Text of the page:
White River First Nation wants all mining activity to cease in the Yukon, including in its traditional territory, in light of the COVID-19 pandemic.
“Now I’m pissed off,” Lands Director Janet VanderMeer told the News on March 31. “In our vast traditional territory we want everything stopped, so we can put the proper focus and emphasis on the health and safety of our people, our most vulnerable, our elders.”
Not doing so, she continued, will bring in waves of miners to the community, introducing a greater risk of people contracting COVID-19.
Newmont Mining Corporation’s Coffee Gold, an exploration project, is in its traditional territory. The Minto Mine is, too.
Dr. Brendan Hanley, the Yukon’s chief medical officer of health, announced the fifth case of COVID-19 on March 30. Focus has shifted to managing clusters.
A letter was sent to Premier Sandy Silver on the same day, urging him to suspend mining operations until the pandemic blows over, VanderMeer said.
“We feel that this government is pro-mining,” she said. “I fight with them everyday. I don’t wanna fight with this government anymore.”
She said miners are already starting to come into the area.
“It’s happening now,” she said, noting that exploration and operations ramp up around springtime.
“Everything that we’re doing with the Yukon government is status quo,” she said, adding that her department continues to receive Yukon Environmental and Socio-economic Assessment applications.
“Nothing has stopped with mining on every level,” VanderMeer said, noting that this doesn’t jive with the premier calling a state of emergency last week.
Simon Mervyn, chief of the First Nation of Na-Cho Nyak Dun, is also calling for action.
“The measures taken to date are insufficient,” he wrote in a letter to Premier Sandy Silver on March 25, referring to measures the Yukon government has taken so far to protect remote and First Nations communities. “Given the dire consequences that COVID-19 presents for the Yukon, and for NND citizens, far more is required.”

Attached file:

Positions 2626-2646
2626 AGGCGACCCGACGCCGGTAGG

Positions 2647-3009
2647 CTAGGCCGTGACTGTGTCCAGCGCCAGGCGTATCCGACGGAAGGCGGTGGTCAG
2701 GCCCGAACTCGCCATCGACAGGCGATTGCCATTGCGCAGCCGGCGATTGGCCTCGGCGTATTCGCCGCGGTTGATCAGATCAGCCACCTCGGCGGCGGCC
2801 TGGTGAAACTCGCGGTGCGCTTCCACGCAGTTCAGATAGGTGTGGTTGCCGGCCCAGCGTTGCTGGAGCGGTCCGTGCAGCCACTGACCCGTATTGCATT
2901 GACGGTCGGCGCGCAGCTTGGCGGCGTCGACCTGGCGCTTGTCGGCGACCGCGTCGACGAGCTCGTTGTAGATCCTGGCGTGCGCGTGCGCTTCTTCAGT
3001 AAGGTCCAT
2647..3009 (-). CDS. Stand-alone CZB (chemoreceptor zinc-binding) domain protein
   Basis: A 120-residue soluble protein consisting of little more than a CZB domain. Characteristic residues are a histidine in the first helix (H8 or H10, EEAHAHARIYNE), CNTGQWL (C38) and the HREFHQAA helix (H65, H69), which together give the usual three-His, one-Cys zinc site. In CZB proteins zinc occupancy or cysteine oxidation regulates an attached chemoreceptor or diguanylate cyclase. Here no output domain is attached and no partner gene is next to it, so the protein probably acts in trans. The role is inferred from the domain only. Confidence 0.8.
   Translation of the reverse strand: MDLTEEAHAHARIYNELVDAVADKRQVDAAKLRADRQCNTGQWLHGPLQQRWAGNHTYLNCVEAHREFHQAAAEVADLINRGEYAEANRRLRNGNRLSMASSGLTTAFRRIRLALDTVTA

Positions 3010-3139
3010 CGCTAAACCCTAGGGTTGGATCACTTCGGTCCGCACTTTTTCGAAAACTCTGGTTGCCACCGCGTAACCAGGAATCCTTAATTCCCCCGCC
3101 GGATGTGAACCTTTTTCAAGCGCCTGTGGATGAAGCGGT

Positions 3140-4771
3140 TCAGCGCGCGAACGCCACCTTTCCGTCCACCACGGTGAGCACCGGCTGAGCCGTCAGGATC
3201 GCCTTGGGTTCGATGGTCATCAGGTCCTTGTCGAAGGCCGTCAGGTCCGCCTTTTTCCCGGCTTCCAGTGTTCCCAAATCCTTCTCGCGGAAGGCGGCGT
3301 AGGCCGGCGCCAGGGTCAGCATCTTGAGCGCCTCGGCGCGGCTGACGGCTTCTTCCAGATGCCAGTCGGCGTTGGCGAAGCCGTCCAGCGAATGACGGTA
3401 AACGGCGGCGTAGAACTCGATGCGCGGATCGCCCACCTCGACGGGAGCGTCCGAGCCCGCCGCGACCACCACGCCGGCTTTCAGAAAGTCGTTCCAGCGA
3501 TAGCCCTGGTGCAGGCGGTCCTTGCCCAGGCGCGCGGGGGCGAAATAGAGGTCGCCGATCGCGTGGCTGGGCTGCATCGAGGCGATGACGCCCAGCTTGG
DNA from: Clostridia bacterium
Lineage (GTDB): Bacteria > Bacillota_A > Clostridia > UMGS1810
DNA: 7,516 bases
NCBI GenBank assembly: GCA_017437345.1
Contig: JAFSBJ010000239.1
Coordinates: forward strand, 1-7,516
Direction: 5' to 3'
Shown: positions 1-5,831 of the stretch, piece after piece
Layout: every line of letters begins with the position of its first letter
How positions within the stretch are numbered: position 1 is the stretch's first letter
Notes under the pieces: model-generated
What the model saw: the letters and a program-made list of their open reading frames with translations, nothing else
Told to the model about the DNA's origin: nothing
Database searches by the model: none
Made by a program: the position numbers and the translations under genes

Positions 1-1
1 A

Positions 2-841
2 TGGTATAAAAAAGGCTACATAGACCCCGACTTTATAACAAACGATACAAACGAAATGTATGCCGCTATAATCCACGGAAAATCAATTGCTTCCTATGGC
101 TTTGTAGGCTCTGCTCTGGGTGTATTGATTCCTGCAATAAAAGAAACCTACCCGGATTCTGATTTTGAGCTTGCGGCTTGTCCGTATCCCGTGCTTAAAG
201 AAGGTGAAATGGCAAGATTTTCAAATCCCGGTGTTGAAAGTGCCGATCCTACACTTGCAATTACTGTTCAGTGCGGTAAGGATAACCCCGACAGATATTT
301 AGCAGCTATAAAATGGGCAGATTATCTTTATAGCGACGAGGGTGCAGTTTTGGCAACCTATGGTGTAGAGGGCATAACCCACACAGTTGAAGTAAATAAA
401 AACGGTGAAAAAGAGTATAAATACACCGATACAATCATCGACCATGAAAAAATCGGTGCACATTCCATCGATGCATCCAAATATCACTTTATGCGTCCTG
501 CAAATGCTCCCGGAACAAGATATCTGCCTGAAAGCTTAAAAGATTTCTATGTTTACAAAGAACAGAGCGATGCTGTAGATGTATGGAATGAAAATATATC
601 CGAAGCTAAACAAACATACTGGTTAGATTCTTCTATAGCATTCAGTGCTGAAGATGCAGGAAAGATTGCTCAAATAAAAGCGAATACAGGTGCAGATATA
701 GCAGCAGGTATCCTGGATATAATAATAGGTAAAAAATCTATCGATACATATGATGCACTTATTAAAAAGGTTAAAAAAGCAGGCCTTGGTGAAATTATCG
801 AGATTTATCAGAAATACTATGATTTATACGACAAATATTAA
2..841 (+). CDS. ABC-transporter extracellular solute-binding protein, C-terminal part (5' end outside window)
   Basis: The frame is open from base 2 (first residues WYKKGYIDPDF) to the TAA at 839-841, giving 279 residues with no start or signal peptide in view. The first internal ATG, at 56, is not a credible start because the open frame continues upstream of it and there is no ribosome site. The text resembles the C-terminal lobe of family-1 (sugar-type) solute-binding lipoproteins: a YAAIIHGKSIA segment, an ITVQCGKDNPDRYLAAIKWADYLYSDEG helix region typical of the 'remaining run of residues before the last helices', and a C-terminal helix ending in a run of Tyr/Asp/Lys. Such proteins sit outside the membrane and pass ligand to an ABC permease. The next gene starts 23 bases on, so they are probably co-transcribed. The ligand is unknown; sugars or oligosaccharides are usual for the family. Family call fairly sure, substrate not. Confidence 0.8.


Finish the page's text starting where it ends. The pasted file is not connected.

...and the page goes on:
Mervyn wants mines to be put into care and maintenance “until this crisis has passed,” as well as a temporary halt to prospectors entering the First Nation’s traditional territory.
“Economic imperatives cannot be placed above the health and safety of our people,” the letter stated.
In an emailed statement on March 31, Yukon Minister of Energy, Mines and Resources Ranj Pillai wrote that the decision to suspend or postpone mining operations is up to companies to decide.
The statement noted that the chief medical officer of health’s office “is in frequent contact with First Nations and community offices to ensure their communities are protected from this virus” and that “strict practices” are now “in place for workers traveling to mine sites.”
“The most important aspect is that any worker coming to a mine site or camp must be virus free,” he wrote.
The government is working with mining companies to ensure they have plans in place so their Outside workers can self-isolate for 14 days after arriving in the territory, Pillai said, giving the example of shift workers for the Minto Mine currently self-isolating at a Whitehorse hotel before continuing on to the site.
Contact Julien Gignac at firstname.lastname@example.org